Although official confirmation from the War Department is still lacking, Mr. and Mrs. Otto Goldstein of 64 Winfield Street have sorrowful reason to believe their son, First Lieutenant Otto Goldstein, 27, with the United States Bomber Command in North Africa, has been killed in action. A letter has been received by the parents from Major Aquilla B. Hughes Jr., commander of the 351st Bombardier Squadron, dated January 17, 1943, which states in part “I and the entire squadron mourn the loss of Lieutenant Otto Goldstein Jr.” Lieutenant Goldstein is well known here. He was born in East Norwalk, attended local elementary schools, and graduated from Norwalk High School. He attended Connecticut State College after which he entered the United States Forestry Service. Lieutenant Goldstein enlisted in the service about 2 1/2 years ago and it was stated by his family today, he never had a furlough. He took preliminary flying training at Westover Field, Mass, and was sent to England. He was with the first contingent of the Bombardiers to leave England for the North African campaign. Hopeful that there may be a mistake, the parents of Lieutenant Goldstein, today asked former Congressman LeRoy D. Downs to seek further information through the War Department. An inquiry will be made.

From The Norwalk Hour June 29, 1943

Mr. and Mrs. Otto Goldstein, 64 Winfield Street, East Norwalk, are in receipt today of a letter from the War Department awarding the Air Medal, and two Oak Leaf Clusters, posthumously, to their son, First Lieutenant Otto Goldstein Jr. who met his death in North Africa on January 17, 1943. Today would have been Lieutenant Goldstein’s birthday anniversary. The War Department letter follows:

Mr. & Mrs. Otto Goldstein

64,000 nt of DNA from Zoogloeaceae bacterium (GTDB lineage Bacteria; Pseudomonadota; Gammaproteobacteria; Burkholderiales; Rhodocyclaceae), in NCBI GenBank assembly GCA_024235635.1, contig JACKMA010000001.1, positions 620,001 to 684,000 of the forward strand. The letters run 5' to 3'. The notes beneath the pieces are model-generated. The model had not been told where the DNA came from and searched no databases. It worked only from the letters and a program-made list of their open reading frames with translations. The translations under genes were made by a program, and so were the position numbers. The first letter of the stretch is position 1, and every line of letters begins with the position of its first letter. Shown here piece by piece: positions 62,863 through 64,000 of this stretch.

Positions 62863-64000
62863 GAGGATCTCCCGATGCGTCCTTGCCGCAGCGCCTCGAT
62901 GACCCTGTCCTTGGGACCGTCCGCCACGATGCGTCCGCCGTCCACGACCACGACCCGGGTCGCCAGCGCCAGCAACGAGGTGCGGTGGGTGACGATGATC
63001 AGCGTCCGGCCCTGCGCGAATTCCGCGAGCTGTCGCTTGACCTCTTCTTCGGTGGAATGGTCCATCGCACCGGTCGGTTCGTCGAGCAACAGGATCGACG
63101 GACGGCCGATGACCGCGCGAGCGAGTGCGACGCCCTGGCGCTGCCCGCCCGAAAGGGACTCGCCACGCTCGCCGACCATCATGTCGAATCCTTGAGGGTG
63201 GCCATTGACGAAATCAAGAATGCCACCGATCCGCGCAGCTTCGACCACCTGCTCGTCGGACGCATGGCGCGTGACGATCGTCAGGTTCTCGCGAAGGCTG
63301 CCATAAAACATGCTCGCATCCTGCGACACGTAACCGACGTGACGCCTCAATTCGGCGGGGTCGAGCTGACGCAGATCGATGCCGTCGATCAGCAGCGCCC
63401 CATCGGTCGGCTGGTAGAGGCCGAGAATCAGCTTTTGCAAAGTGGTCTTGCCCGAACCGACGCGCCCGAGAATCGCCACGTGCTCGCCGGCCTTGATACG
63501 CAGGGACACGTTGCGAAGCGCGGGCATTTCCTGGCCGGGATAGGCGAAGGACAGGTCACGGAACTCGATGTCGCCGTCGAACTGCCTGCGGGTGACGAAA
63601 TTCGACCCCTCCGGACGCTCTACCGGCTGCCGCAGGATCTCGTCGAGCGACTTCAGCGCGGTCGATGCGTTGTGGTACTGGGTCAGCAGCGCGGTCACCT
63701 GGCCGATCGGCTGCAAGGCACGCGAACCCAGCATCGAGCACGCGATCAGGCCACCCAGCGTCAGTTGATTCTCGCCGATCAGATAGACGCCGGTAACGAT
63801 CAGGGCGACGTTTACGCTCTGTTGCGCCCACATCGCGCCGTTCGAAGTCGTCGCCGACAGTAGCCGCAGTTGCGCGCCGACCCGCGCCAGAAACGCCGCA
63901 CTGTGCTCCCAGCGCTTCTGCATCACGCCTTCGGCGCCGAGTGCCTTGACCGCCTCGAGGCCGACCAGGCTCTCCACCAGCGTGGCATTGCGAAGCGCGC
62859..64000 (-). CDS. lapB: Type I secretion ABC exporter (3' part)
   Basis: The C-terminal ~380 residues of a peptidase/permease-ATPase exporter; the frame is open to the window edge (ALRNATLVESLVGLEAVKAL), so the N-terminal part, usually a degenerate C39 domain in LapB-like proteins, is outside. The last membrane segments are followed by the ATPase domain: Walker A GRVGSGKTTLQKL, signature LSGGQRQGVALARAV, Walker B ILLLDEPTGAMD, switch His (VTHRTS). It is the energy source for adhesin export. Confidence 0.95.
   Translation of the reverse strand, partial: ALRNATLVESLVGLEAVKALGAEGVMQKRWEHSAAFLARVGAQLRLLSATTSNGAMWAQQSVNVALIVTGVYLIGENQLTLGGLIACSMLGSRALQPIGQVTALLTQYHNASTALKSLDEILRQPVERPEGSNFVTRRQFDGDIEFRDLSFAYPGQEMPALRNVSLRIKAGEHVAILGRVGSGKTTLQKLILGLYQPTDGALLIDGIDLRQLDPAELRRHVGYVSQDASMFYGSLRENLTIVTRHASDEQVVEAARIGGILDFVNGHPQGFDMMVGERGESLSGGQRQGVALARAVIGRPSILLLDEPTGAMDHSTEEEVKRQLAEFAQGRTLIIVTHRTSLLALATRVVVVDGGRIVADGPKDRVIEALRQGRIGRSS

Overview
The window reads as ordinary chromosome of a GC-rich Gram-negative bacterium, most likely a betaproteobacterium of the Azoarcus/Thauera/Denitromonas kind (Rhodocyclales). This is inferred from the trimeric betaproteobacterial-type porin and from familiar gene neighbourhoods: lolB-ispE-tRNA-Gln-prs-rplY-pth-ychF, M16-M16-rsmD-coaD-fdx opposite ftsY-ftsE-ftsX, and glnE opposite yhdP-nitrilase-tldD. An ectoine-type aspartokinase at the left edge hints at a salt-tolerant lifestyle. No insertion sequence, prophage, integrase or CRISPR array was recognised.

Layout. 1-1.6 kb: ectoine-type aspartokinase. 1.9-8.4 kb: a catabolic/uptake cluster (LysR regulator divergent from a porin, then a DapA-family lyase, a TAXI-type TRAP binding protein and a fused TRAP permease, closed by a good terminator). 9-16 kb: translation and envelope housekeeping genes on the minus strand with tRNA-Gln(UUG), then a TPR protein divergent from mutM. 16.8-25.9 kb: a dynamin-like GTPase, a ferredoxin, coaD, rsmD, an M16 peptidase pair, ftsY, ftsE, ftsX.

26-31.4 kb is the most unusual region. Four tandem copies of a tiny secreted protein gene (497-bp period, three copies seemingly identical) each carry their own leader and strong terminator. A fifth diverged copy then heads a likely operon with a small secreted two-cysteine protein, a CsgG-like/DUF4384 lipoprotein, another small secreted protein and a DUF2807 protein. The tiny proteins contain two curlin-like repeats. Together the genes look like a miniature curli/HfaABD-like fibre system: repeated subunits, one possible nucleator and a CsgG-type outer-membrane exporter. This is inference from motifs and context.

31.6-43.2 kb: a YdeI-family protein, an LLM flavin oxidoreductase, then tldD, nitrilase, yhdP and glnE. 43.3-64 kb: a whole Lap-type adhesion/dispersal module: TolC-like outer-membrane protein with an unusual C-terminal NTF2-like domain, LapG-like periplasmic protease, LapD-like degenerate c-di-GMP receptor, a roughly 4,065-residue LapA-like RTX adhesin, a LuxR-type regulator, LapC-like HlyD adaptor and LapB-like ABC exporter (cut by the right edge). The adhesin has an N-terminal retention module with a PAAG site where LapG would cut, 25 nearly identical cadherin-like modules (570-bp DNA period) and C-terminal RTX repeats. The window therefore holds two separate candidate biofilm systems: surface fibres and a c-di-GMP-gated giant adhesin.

64 Winfield Street, East Norwalk, Conn.

My dear Mr. and Mrs. Goldstein –
I have the honor to inform you that by direction of the President, the Air Medal with two Oak Leaf Clusters which indicates a second and third award of the same decoration, have been awarded posthumously, by the Commanding General Twelfth Air Force, to your son, First Lieutenant Otto Goldstein Jr., Air Corps for meritorious achievement. The Air Medal with two Oak Leaf Clusters will be forwarded to Headquarters, Army Air Forces, Washington, DC, for formal presentation to you, and that office will communicate with you concerning your wishes in the matter. May I again express my deepest sympathy for your bereavement.

Very truly yours,
J.A. Ulio
Major General
The Adjutant General

The late Lieutenant Goldstein was educated in the local schools and graduated from Connecticut State College where he was outstanding in athletics. While at college, he was twice named temporary ranger for the State of Washington by Secretary of the Interior Ickes and spent two summers with the Forestry Service in that capacity. Lieutenant Goldstein enlisted in June 1941 as a flying cadet and was assigned to the 341st Bomber Squadron. He received his wings at Foster Field, Texas on February 20, 1942, and left this country for England in July 1942, where he saw action until his squadron was transferred to North Africa in October of that year. He was actively engaged in that theater of war until the time of his death on January 17, 1943. Goldstein was the pilot of the fortress “Thunderbird” which was named for the ship’s radio operator. Lieutenant Goldstein had never been home on furlough from the time of his enlistment.

From The Norwalk Hour February 21, 1949

Funeral services for Lt. Otto Goldstein, son of Mr. and Mrs. Otto Goldstein, 64 Winfield Street, who was killed in North Africa on January 7, 1943, were largely attended Saturday afternoon at 2:30 in the Collins Funeral Home, 92 East Avenue, Rev. William Schroeder, rector of the Christ Episcopal Church officiated. The bearers were: Sgt James Caputo, Corporal Hoyt, PFC James Ellis, Private Donald Wright, Private Joseph Nice, Private Conrad Miller, and Private Earl Barrett. Burial took place at Riverside Cemetery where committal services were conducted by Rev. Schroeder. There were many beautiful floral offerings.

Lt Goldstein is buried in Riverside Cemetery, 81 Riverside Avenue, Norwalk, Connecticut; Section 18. Photo by webmaster.


Published by jeffd1121

USAF retiree. Veteran advocate. Committed to telling the stories of those who died while in the service of the country during wartime.